The first anniversary of the November 2001 night that saw his teenage son break his neck making a touchdown-saving tackle had just passed, and Eddie Canales could see that Chris, the all-state punter who had entertained multiple college scholarship offers, was shutting down - the realization that he would never get out of a wheelchair sinking in.
The first anniversary of the November 2001 night that saw his teenage son break his neck while making a touchdown-saving tackle had just passed, and Eddie Canales could see that Chris, the all-state punter who had entertained multiple college scholarship offers, was shutting down - the realization that he would never get out of a wheelchair sinking in. Eddie, his son's round-the-clock caregiver, took the two hours needed to get Chris ready and drove him to a high school football championship game at the Alamo Dome in San Antonio, where the two witnessed another athlete suffer a paralyzing spinal cord injury. "We need to help him," Chris told his father in the stands, and Gridiron Heroes, a nonprofit organization that provides moral and financial support to dozens of catastrophically injured high school athletes and their families in Texas and beyond, was born. Without corporate sponsorship (yet), Gridiron Heroes has raised enough funds to outfit homes with wheelchair ramps, purchase wheelchair-accessible vehicles for four families (a fifth will receive one this month) and cover the funeral expenses of two members who died. Paul Steinbach asked the elder Canales, who was named a CNN Hero earlier this year, about his own family's healing through philanthropy.
Q: What went through your mind when Chris proposed helping that first family?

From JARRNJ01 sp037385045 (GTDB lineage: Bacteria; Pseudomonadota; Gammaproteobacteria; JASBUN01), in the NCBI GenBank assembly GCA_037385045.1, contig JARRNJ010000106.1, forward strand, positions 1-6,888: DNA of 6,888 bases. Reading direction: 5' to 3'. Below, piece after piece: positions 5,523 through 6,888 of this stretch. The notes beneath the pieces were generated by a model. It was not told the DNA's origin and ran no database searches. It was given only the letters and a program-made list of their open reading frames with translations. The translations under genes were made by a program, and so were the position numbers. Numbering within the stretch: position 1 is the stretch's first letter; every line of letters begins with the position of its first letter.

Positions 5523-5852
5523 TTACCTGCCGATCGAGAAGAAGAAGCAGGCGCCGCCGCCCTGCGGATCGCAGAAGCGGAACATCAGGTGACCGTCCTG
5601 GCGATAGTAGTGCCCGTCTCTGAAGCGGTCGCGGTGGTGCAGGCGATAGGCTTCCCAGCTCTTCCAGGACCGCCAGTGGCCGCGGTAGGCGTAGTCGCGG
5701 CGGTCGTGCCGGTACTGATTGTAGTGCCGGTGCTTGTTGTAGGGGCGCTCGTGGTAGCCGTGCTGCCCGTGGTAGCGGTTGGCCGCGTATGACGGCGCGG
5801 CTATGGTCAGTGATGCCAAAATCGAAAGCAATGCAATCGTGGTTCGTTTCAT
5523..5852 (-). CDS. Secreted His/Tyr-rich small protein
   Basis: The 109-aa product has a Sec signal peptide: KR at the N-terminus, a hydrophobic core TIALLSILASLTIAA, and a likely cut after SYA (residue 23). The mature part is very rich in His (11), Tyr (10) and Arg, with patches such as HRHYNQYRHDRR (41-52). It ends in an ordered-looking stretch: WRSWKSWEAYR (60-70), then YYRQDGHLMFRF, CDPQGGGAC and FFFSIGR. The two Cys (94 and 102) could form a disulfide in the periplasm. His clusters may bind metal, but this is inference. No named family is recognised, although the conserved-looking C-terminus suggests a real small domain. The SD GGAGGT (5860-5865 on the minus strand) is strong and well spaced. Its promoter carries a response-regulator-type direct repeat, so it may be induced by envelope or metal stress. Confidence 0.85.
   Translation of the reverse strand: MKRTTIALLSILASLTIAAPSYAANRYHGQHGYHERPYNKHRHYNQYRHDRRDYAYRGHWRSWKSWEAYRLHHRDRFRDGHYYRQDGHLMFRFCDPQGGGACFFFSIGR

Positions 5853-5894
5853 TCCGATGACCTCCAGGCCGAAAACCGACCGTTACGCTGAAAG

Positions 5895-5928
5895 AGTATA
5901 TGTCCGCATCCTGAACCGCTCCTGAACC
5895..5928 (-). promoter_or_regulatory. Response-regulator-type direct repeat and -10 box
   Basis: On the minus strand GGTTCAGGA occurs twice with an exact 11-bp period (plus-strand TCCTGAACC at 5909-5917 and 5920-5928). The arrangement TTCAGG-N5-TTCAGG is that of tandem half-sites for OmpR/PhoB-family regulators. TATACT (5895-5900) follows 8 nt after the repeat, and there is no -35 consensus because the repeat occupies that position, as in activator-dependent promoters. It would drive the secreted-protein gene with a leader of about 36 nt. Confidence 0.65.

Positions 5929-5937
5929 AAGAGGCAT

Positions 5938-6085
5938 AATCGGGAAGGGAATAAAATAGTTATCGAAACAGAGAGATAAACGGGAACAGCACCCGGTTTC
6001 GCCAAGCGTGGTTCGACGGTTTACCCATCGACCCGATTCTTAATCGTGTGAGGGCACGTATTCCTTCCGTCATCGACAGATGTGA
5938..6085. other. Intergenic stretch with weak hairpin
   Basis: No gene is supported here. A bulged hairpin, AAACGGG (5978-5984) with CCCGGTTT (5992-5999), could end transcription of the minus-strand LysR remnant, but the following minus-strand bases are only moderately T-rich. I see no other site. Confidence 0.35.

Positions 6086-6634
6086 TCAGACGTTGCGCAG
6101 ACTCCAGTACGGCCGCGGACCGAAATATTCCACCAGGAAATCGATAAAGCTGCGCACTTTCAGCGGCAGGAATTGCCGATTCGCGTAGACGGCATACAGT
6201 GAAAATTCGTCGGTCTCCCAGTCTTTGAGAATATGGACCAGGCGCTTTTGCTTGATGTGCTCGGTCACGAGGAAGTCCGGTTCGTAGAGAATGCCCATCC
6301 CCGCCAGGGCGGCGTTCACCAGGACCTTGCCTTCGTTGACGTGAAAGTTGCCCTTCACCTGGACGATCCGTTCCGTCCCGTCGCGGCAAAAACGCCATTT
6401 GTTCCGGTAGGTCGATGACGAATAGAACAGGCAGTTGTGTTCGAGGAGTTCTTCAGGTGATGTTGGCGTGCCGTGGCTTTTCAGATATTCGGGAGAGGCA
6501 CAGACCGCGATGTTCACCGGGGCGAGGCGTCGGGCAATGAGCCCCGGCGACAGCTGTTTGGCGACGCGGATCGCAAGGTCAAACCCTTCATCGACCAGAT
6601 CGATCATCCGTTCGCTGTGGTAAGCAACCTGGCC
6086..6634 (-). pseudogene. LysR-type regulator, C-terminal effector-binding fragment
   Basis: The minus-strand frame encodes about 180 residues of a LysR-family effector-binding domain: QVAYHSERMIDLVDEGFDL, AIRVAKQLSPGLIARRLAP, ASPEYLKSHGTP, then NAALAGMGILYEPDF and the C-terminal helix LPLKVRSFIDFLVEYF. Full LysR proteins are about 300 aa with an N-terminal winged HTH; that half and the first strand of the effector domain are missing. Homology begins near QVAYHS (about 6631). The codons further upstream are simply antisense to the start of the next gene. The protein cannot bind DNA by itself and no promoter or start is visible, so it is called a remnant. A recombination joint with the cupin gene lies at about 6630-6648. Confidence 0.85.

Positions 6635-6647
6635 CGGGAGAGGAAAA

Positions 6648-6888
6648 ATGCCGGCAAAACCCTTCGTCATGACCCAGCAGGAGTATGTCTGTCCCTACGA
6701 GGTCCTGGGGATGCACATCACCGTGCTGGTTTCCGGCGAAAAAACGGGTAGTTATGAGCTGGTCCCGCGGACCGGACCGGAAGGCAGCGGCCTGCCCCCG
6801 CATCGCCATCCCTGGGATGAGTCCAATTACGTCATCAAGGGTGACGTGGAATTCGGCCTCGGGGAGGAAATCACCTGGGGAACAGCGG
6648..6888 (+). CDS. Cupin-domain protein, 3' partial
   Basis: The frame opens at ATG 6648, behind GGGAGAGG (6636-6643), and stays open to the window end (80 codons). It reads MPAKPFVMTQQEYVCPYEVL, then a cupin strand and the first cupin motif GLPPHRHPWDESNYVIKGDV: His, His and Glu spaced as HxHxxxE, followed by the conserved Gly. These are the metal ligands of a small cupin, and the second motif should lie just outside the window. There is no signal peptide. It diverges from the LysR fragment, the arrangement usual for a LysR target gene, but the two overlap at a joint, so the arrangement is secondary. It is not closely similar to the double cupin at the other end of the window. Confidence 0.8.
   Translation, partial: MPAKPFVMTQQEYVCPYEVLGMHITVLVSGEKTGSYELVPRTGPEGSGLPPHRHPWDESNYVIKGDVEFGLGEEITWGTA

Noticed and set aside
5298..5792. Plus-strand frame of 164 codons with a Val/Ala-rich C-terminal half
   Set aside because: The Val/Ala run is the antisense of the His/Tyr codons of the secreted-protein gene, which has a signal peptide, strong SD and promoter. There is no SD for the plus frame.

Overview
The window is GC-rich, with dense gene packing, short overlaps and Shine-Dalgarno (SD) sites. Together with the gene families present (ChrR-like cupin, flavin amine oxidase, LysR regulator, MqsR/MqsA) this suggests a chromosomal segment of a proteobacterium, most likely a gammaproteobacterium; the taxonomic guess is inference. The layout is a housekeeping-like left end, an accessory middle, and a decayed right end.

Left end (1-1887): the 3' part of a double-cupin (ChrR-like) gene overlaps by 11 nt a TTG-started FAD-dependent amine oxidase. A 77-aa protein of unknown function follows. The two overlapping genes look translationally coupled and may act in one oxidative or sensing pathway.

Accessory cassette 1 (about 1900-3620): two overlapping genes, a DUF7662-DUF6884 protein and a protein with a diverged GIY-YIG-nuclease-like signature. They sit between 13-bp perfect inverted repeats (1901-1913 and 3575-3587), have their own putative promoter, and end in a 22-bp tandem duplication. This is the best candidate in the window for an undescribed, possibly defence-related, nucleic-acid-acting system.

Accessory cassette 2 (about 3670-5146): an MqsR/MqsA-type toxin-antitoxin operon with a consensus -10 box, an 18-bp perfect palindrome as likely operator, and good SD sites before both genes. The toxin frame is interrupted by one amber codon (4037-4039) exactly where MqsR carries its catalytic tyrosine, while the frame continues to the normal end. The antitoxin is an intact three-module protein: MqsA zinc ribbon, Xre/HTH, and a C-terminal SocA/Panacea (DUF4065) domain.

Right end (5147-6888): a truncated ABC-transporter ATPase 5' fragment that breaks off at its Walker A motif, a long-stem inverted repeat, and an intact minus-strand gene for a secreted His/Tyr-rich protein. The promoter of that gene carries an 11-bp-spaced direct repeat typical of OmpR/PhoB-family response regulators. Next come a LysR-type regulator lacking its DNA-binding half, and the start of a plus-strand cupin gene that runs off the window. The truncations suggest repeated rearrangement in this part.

A: It was just like, "Wow, this is what we're going to do." Many people go through life trying to figure out their purpose. It was like this was just put in front of us. Not only did we find that we could help these families, but it was also helping us cope with our own problems. We stopped thinking "Why us?" and just started moving on.
Q: How did you get the word out at first?
A: It wasn't easy. We weren't welcomed with open arms. There were times when I would try to pass out flyers at football games, and I would be escorted off the premises. This is an injury that the governing bodies of football really didn't want to bring to the forefront.
Q: Did they think you were anti-football?
A: I've never come out against football. In fact, I've come to appreciate what coaches instill in these young men: the never-quit attitude, the hard work and determination, the discipline that they need to overcome injury.
Q: Is there any guidance you can offer coaches?
A: Everybody will see the physical aspect of an injury, but very few understand the mental part of it. For a young man who, like Chris, had the potential to go to the next level, that first national signing day after the injury is very trying. There were a few college coaches who made sure that they sent somebody to come and talk to Chris, which helped his spirits. He wasn't forgotten.
Q: You inspired SMU coach June Jones to start a similar organization for injured college players. How did that make you feel?
A: June has a big heart. If it hadn't been for him, we might not even be here today. We were down to our last dollars, he wrote us a check for $45,000, and we haven't looked back. Even though we keep adding to our family of Gridiron Heroes, we've been able to stay above water to do more for our kids and families. It's taken us some years, but now the coaches understand who we are and what we're about. They see a need for what we do.